Hokkaido is the largest producer of soba (buckwheat) flour in Japan. So while most people tend to focus on ramen in Hokkaido, there are many great buckwheat noodle shops in Sapporo that are worth discovering. After some researches, found a buckwheat noodle shop called "Kishin" on the Ishiyama-dori avenue.
Soba noodle menus.
Sake menu. They have "Kitanokatsu" from Nemuro, as a Hokkaido sake.
This time, however, attracted by the special junmai (pure rice brewed) sake and chose "Bijoubu" from Kochi. Plenty of sake and soba noodles...happy.
Mori-soba noodle and mini-ten-don (tempura and rice). Tried the Tartary (Tartary-Tnasty) soba noodles, limited to 10 servings a day.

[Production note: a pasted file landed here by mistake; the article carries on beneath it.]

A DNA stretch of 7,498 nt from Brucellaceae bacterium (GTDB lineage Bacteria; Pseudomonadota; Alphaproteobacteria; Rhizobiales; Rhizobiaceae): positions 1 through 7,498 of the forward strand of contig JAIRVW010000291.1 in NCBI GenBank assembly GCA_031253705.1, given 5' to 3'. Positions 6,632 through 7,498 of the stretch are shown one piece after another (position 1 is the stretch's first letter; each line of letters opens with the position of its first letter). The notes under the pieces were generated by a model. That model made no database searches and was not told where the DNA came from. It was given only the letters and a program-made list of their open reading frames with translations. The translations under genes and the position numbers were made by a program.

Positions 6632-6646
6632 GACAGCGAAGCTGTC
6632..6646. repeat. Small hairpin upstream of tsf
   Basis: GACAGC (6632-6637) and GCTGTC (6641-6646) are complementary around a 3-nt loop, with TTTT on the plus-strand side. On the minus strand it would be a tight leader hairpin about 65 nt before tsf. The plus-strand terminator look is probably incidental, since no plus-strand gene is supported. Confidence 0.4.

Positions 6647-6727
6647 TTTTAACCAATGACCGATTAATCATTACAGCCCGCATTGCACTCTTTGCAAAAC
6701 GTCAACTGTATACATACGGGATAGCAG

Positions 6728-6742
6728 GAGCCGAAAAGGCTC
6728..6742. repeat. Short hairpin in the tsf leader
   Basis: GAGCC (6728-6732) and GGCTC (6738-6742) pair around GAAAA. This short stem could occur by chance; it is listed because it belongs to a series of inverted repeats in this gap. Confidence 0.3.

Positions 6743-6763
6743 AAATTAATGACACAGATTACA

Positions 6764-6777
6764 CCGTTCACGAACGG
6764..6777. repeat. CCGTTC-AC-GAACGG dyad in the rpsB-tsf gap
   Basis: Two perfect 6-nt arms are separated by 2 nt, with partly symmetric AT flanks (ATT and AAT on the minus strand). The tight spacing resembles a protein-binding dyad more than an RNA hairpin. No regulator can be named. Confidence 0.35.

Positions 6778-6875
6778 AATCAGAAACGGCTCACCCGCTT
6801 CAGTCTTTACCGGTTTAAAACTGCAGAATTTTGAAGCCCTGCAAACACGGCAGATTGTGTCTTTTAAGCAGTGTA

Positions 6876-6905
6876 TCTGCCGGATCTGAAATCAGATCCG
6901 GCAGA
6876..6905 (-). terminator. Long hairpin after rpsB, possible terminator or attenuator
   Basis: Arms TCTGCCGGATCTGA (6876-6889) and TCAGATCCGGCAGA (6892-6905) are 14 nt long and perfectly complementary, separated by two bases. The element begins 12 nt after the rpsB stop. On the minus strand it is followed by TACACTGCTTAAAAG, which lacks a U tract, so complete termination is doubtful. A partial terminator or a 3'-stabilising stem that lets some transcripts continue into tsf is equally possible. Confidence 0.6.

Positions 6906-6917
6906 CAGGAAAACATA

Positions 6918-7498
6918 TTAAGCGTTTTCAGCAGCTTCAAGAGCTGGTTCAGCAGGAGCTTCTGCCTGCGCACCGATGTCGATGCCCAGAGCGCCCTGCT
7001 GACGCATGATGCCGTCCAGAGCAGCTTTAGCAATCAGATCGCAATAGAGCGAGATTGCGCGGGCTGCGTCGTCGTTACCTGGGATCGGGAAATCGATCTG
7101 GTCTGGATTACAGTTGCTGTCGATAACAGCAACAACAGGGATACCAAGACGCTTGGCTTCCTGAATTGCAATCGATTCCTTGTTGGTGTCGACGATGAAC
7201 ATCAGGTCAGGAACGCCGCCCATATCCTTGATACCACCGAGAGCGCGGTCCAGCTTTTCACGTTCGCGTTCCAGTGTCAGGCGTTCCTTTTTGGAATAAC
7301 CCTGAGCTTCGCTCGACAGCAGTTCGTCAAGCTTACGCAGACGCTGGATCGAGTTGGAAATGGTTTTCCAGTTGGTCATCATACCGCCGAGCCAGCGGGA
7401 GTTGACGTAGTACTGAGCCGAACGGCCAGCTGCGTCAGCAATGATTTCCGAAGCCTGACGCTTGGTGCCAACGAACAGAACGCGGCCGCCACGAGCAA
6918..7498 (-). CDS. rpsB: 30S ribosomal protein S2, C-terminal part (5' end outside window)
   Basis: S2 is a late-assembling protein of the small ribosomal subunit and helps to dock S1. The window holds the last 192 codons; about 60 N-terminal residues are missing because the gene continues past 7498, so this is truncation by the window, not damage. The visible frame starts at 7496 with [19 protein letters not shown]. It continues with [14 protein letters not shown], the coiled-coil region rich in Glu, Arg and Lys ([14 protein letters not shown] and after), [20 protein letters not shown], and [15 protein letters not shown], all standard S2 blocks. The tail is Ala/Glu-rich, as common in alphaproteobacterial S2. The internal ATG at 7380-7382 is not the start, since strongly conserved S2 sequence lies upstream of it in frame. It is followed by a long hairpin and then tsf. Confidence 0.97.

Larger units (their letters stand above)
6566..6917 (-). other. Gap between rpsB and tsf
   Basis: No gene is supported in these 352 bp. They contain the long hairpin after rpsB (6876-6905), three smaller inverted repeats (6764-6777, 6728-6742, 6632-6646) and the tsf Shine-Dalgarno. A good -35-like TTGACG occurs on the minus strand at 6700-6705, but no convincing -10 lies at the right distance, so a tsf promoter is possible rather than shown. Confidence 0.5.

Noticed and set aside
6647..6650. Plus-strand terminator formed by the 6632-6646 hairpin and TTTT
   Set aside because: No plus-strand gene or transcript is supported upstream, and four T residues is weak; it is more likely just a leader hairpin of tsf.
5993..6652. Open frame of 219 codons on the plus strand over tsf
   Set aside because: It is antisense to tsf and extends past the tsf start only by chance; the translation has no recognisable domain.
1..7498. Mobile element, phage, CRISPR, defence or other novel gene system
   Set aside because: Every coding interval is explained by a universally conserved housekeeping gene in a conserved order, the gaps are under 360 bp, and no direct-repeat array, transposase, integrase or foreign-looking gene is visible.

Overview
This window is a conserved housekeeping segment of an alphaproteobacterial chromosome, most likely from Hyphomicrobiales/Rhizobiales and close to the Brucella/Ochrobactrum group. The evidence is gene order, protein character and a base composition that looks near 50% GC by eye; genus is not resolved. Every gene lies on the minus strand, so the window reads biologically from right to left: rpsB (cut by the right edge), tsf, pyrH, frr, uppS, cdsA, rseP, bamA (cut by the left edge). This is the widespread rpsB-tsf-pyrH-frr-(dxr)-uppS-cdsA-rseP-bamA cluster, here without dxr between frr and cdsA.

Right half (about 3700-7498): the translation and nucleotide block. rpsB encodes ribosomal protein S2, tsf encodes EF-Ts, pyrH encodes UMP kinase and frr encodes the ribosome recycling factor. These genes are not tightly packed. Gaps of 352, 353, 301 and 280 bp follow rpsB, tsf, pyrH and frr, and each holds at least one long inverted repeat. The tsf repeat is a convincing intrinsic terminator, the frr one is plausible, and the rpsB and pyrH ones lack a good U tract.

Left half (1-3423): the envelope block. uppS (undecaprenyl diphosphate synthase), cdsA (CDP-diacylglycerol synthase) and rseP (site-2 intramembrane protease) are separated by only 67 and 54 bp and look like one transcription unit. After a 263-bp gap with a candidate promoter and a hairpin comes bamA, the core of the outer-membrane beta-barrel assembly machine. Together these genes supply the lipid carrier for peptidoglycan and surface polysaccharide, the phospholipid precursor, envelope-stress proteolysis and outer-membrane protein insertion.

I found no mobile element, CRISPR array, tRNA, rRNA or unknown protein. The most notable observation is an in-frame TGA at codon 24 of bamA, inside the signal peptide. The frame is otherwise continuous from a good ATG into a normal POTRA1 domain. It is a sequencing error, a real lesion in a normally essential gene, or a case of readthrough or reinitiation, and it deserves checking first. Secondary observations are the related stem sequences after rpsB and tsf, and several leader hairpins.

Duck Seiro noodle. This was also Tartary Soba. Tartary is one of the old names for the nomadic tribes living in Mongolia, the Tatar people. It is characterized by its unique bitter taste, and contains about 100 times more rutin, a kind of polyphenol, than regular buckwheat, which is said effective in preventing adult diseases. Since it is easy to grow in cold regions, it is widely produced in Hokkaido. It does not have a too bitter taste and is delicious.
The next day, went to Menya 169 at Minami 16-jo Nishi 9-chome. Sapporo is known with thick miso ramens, but they offer a lighter type of soup ramens.
They have four types of ramen on the menu.
Featured in the 2017 Michelin Guide Hokkaido edition.
Dark niboshi (dried sardines) soup soba.
Mellow soy sauce soba. The soup tasted healthy, so didn't feel guilty even drink it all up, and it's so good that keep coming back. Thank you for the nice ramen.
Click here for this blog list and Instagram.
Apologize for an advertisement by the free account.